Any citation created before July 30, 2012 will labeled as a “Cited page.” New citations will be saved as cited passages, pages or articles.

We also added the ability to view new citations from your projects or the book or article where you created them.

Notes (0)
Bookmarks (0)

You have no saved items from this book

Project items include:
  • Saved book/article
  • Highlights
  • Quotes/citations
  • Notes
  • Bookmarks
Notes
Cite this page

Cited page

Style
Citations are available only to our active members.
Buy instant access to cite pages or passages in MLA, APA and Chicago citation styles.

(Einhorn, 1992, p. 25)

(Einhorn 25)

1. Lois J. Einhorn, Abraham Lincoln, the Orator: Penetrating the Lincoln Legend (Westport, CT: Greenwood Press, 1992), 25, http://www.questia.com/read/27419298.

Cited page

Bookmark this page
Art in Progress: A Philosophical Response to the End of the Avant-Garde
Table of contents

Table of contents

  • Art in Progress - A Philosophical Response to the End of the Avant-Garde *
  • Contents 5
  • Foreword 7
  • Introduction 9
  • 1 - Perspectives on Progress: a History 15
  • 2 - From the Ancients and the Moderns: a Door to the Future 29
  • 3 - From Romanticism to the Avant-Garde 45
  • 4 - On Making Revolution 61
  • 5 - Innovation in Painting and Architecture: De Stijl 81
  • 6 - The End of Art 115
  • 7 - A New Approach to an Old Concept 131
  • Notes 147
  • Bibliography 165
  • Index of Names 177
Settings

Settings

Typeface
Text size Smaller Larger Reset View mode
Search within

Search within this book

Look up

Look up a word

  • Dictionary
  • Thesaurus
Please submit a word or phrase above.
Print this page

Print this page

Why can't I print more than one page at a time?

Help
Full screen
/ 181

matching results for page

    Questia reader help

    How to highlight and cite specific passages

    1. Click or tap the first word you want to select.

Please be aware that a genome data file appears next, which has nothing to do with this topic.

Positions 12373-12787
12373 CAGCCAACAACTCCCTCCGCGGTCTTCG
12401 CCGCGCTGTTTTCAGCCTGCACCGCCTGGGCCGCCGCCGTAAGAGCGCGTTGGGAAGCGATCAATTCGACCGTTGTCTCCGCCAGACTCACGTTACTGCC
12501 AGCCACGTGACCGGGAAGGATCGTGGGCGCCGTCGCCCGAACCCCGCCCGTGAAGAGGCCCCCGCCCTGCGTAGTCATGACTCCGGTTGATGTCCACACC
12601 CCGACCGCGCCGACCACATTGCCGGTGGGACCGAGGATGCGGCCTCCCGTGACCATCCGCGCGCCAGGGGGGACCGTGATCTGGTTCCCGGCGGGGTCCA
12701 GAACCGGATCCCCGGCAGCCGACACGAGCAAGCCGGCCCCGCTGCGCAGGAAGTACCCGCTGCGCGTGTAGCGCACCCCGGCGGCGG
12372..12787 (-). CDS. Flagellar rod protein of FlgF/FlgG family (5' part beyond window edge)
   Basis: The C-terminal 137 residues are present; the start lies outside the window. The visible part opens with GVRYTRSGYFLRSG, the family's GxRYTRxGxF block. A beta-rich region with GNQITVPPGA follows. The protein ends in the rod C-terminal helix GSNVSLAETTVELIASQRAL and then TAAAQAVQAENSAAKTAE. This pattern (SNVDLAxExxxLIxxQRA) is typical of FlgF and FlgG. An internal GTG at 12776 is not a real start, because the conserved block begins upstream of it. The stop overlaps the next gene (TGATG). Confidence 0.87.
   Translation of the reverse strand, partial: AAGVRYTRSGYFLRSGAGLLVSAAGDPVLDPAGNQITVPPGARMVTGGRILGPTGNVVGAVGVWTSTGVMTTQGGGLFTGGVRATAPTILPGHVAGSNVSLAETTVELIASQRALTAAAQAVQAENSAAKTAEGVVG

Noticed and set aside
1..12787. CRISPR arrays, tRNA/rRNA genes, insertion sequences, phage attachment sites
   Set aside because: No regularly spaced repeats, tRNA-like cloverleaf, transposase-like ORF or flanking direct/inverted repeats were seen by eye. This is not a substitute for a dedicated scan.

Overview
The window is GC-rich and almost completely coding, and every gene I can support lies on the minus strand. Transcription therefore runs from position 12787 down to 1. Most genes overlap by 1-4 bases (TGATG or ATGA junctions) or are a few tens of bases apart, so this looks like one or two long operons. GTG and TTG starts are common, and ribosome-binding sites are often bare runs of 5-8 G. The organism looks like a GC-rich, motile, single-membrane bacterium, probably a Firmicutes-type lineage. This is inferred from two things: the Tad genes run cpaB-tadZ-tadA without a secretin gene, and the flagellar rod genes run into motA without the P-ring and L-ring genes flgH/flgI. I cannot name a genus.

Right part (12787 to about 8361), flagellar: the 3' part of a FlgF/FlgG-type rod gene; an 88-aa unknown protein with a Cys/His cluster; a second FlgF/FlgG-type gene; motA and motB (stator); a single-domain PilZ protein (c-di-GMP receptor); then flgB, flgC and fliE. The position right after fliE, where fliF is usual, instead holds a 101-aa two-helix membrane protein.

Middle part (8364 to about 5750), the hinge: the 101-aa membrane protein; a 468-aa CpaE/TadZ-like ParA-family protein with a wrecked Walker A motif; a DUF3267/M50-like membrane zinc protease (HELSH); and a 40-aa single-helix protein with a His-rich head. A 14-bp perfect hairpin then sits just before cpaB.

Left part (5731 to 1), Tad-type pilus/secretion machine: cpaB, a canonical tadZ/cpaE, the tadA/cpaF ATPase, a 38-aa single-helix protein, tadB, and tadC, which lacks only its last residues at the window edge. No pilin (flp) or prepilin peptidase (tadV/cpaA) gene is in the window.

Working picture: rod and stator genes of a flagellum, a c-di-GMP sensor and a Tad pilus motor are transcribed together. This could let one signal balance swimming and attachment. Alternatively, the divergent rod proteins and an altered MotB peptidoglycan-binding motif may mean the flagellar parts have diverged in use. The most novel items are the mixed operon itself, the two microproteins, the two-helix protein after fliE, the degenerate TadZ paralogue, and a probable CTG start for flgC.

2. Click or tap the last word you want to select, and you’ll see everything in between get selected.
    3. You’ll then get a menu of options like creating a highlight or a citation from that passage of text.

    OK, got it!

    Cited passage

    Style
    Citations are available only to our active members.
    Buy instant access to cite pages or passages in MLA, APA and Chicago citation styles.

    "Portraying himself as an honest, ordinary person helped Lincoln identify with his audiences." (Einhorn, 1992, p. 25).

    "Portraying himself as an honest, ordinary person helped Lincoln identify with his audiences." (Einhorn 25)

    "Portraying himself as an honest, ordinary person helped Lincoln identify with his audiences."1

    1. Lois J. Einhorn, Abraham Lincoln, the Orator: Penetrating the Lincoln Legend (Westport, CT: Greenwood Press, 1992), 25, http://www.questia.com/read/27419298.

    Cited passage

    Thanks for trying Questia!

    Please continue trying out our research tools, but please note, full functionality is available only to our active members.

    Your work will be lost once you leave this Web page.

    Buy instant access to save your work.

    Already a member? Log in now.

    Oops!

    An unknown error has occurred. Please click the button below to reload the page. If the problem persists, please try again in a little while.